The Federalist Papers related to the judicial department establish the purpose of the “compensation clause” was to attract good judges and keep them independent from the manipulation of the other branches of government while they were in office. Hamilton, Alexander,The Federalist Papers No. 78, 79, and 80. No one ever considered Congress could allow old judges, who had retired, to exercise judicial power over ordinary citizens when such judges had voluntarily resigned their tenure in office.
Just as Article III, section 1 does not allow the other branches of government to reduce a judges tenure in office; it does not allow the government to increase that tenure after a judge has retired and is so likely to be cognitively challenged.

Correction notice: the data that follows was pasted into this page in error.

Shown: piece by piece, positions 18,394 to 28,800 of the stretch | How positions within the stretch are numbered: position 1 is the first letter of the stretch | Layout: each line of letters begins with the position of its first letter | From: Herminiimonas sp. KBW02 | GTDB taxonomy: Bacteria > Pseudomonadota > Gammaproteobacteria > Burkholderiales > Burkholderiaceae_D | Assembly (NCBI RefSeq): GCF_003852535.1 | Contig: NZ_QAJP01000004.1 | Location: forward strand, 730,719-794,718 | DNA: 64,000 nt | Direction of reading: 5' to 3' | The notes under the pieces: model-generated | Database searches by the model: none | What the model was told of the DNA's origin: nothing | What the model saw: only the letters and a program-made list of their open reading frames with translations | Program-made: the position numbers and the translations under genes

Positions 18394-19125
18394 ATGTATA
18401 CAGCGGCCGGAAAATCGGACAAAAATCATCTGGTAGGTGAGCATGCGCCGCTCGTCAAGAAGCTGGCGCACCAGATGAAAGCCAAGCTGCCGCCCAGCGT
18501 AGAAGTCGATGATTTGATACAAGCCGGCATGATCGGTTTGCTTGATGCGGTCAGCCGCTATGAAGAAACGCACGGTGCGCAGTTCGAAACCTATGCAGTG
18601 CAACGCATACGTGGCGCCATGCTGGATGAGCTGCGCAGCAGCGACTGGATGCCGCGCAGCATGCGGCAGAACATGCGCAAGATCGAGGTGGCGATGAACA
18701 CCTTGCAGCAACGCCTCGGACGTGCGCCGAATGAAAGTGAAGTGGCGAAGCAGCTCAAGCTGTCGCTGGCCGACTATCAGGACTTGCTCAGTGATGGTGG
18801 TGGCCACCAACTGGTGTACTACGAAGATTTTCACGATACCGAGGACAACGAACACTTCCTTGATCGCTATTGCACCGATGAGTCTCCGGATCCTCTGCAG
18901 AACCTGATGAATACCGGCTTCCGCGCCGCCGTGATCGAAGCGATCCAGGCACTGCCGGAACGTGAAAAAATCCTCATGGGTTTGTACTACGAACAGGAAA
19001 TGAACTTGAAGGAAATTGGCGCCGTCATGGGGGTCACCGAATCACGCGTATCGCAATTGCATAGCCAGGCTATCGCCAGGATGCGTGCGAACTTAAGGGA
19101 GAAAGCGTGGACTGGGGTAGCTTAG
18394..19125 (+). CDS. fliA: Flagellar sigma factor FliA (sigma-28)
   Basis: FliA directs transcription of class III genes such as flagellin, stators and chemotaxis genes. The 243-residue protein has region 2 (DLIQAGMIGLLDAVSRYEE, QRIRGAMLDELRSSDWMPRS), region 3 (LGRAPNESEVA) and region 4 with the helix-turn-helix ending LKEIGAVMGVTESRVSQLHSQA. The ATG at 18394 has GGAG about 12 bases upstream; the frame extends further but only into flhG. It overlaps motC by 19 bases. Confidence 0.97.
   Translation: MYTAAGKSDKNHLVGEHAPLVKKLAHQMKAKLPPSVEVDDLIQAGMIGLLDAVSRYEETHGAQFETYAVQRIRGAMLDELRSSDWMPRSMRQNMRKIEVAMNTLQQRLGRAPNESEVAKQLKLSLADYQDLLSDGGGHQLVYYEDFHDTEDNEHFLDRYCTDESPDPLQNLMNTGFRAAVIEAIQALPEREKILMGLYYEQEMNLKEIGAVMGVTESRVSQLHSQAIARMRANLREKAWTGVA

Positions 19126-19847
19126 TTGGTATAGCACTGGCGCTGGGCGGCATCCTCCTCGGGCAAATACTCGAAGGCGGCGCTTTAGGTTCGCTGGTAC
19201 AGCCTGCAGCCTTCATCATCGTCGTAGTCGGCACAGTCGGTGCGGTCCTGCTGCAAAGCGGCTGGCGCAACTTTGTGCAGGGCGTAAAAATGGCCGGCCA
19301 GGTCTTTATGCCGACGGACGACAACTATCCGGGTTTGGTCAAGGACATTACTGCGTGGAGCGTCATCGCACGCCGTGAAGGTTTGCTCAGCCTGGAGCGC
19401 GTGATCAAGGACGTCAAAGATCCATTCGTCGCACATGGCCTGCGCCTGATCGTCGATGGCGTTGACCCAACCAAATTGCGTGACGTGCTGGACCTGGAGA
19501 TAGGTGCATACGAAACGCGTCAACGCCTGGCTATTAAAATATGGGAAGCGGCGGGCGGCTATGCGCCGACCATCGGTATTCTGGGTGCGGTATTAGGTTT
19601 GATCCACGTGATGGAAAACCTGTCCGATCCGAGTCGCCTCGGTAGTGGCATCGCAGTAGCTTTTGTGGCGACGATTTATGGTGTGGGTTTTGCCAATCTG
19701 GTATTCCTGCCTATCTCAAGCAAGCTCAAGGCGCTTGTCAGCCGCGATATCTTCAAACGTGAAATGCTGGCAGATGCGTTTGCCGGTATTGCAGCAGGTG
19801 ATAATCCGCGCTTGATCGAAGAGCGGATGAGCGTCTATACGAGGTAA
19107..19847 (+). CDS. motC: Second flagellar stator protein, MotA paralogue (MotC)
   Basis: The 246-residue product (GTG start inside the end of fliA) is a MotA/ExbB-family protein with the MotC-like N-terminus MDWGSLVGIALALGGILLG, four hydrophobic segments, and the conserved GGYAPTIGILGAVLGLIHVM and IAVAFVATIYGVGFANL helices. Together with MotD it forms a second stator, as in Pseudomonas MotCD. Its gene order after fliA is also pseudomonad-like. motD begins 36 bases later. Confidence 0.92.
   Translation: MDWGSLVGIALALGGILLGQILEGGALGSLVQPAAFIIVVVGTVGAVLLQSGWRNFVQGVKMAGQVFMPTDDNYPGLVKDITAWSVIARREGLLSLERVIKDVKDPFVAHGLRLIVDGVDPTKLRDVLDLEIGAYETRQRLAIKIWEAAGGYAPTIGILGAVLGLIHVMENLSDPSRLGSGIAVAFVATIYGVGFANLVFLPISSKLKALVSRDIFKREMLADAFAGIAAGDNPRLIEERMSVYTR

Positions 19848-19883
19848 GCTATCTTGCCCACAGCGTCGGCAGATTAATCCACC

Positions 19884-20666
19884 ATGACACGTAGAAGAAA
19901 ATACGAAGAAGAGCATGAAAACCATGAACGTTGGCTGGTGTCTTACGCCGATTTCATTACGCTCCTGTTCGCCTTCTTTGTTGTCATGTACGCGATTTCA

For those of you who are interested in reviewing the arguments made to the United States District Court for the Western District of Washington, you can access that briefing here.
The point of this second installment is that we must encourage the “Silent” and “Boomer” generations to move on so that the world can evolve spiritually in ways most of these elderly judges cannot appreciate.